From learning to fly in the early 1920s through his death in 1972, Lindbergh often had a bird's-eye view of the world. As years progressed, Lindbergh watched the landscape change.

The young man who worshiped technology grew to embrace the environment, agreeing with Henry David Thoreau’s statement “in wildness is the preservation of the World.”

Lindbergh believed in a balance between science and nature. He said, “Modern civilization places emphasis on increasing knowledge and the application of technology to man’s way of life. The human future depends on our ability to combine the knowledge of science with the wisdom of wilderness.”

Traveling to promote conservation

While his love of the outdoors can be linked back to his childhood in Minnesota, it was not until the 1960s that Lindbergh began to take an active role in protecting the natural environment.

From about 1960 until his death in 1974, Lindbergh traveled almost constantly in support of conservation causes. He met with world leaders and environmentalists in the United States, Europe, South America, Africa, the Far East, and the Pacific Islands.

He focused his energies on wildlife species and habitats threatened with extinction. Lindbergh also worked for the protection of the homelands of tribal groups such as the Tasaday and the Agta in the Philippines and the Maasai in east Africa.

In 1961, Lindbergh met Jilin ole “John” Konchellah, a warrior of the Maasai tribe in Africa. Konchellah described his way of life to a fascinated Lindbergh, who made several visits to Africa over the next few years.

Around this same time, Lindbergh became involved with the International Union for the Conservation of Nature and Natural Resources (IUCN) and found new purpose in his travels in advancing the IUCN mission.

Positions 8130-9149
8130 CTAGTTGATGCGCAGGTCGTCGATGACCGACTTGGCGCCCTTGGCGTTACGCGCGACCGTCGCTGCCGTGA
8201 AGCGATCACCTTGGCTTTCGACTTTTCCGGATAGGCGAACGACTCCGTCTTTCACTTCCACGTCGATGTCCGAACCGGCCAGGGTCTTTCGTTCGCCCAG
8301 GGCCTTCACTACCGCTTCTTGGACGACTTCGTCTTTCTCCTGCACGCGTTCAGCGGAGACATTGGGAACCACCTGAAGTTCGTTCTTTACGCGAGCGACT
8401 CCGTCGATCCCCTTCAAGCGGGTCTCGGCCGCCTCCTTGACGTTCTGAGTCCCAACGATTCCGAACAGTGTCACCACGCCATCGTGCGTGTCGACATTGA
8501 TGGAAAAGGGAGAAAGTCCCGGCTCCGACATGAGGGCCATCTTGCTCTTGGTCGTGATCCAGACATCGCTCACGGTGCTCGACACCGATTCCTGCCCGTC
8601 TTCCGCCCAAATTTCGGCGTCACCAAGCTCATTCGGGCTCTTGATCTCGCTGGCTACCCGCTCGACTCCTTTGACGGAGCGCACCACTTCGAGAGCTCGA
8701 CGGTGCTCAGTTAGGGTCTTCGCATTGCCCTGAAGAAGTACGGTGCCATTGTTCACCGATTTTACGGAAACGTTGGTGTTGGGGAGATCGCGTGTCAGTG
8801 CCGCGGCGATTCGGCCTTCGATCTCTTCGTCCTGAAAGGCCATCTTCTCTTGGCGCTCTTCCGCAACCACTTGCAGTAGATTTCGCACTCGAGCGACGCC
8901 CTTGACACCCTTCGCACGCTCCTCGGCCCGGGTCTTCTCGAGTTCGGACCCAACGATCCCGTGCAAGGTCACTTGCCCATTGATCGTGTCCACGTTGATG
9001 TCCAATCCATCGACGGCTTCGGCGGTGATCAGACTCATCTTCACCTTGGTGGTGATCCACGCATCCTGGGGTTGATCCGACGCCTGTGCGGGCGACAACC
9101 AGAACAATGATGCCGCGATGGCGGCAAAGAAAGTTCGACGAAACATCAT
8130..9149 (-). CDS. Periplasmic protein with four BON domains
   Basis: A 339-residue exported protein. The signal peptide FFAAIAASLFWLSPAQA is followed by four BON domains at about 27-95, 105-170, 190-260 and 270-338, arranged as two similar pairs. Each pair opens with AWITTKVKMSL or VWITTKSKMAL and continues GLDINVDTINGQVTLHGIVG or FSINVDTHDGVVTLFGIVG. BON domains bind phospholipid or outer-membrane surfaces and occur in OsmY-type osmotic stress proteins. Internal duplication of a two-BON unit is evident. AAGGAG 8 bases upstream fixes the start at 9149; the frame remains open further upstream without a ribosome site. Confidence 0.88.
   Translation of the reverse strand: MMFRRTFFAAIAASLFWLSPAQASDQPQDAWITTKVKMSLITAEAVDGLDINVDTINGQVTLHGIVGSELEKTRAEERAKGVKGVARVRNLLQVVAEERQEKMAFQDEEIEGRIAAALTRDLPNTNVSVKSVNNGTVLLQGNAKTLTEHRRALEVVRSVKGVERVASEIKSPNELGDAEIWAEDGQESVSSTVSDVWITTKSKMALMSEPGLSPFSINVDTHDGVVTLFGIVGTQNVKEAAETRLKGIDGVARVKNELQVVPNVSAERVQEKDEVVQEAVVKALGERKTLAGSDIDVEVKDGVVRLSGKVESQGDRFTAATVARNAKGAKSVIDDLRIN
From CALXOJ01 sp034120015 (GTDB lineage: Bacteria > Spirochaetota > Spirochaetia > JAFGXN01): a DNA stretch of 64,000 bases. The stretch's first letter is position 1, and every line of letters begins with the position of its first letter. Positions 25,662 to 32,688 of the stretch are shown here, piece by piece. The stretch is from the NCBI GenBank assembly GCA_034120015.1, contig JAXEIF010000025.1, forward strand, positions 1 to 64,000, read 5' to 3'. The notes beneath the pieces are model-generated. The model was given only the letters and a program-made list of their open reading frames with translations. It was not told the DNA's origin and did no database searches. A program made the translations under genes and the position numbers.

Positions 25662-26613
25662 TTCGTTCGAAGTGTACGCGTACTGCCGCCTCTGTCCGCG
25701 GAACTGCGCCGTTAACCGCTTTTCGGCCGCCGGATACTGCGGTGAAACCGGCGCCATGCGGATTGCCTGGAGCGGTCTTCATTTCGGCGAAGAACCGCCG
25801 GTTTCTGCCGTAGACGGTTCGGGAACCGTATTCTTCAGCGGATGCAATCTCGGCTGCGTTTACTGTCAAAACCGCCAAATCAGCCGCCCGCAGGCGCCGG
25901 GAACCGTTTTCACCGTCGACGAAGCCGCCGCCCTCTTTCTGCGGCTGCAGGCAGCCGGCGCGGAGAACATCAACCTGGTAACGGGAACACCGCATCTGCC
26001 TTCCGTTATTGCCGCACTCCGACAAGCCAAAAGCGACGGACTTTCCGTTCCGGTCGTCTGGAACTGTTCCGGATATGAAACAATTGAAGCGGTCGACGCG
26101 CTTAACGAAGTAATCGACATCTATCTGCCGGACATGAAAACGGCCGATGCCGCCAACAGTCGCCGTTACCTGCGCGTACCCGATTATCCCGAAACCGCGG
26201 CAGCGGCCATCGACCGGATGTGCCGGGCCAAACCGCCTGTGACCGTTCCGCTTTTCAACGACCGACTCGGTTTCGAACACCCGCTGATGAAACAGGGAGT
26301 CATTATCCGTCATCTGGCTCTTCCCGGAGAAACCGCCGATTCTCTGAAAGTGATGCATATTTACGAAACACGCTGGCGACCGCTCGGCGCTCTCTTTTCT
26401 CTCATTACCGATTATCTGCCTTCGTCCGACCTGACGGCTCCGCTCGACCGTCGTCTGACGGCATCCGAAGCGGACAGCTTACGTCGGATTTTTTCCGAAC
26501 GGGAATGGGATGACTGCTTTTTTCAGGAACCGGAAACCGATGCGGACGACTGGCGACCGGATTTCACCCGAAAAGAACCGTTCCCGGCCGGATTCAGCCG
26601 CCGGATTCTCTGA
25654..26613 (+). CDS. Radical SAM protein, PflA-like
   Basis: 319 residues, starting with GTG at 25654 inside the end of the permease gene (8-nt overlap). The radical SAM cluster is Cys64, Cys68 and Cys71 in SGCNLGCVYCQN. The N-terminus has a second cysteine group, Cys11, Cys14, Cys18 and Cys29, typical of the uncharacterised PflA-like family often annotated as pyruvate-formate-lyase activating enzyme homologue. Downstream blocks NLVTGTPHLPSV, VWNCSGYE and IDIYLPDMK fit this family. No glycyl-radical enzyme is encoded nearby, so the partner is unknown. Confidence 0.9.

In July 1964, Lindbergh wrote an article for Reader’s Digest called “Is Civilization Progress?” In this article, Lindbergh announced, “if I had to choose I would rather have birds than airplanes.”

Lindbergh became immersed in the conservation movement, serving on the board of the World Wildlife Foundation (WWF) and using his influence and access to transportation to help spread the cause. He devoted his attention first to saving whales and shortly after to protecting other animals as well as endangered habitats.

In the United States, Lindbergh worked to protect Arctic wolves in Alaska and to preserve wilderness in Hawaii, where he later established his part-time home.

Lindbergh also served on President Nixon’s Citizens’ Advisory Committee on Environmental Quality and helped to establish Voyageurs National Park in northern Minnesota.

Later life

Lindbergh continued to travel the world working on various environmental causes until late in his life. More and more, Lindbergh retreated to his home in Hana, Hawaii, on the island of Maui.

There he planned his death as he planned his famous flight down to each minor detail, arranging to have as natural a burial as possible. Lindbergh died on Aug 26, 1974 and is buried in a cemetery overlooking Kipahula Bay.

Grave of Charles A. Lindbergh, Maui, Hawaii.


Berg, A. Scott. Lindbergh. New York: Berkley Books, 1998.

Lindbergh, Charles A. Autobiography of Values. San Diego: Harcourt Brace Jovanovich, Publishers, 1992.

Lindbergh, Charles A. “Is Civilization Progress?” Reader’s Digest. July 1964.

Nance, John. The Gentle Tasaday: A Stone Age People In The Philippine Rain Forest. New York: Harcourt Brace Jovanovich, 1975.

Whitman, Alden. “Lindbergh & Conservation.” New York Times. 23 June 1969. www.charleslindbergh.com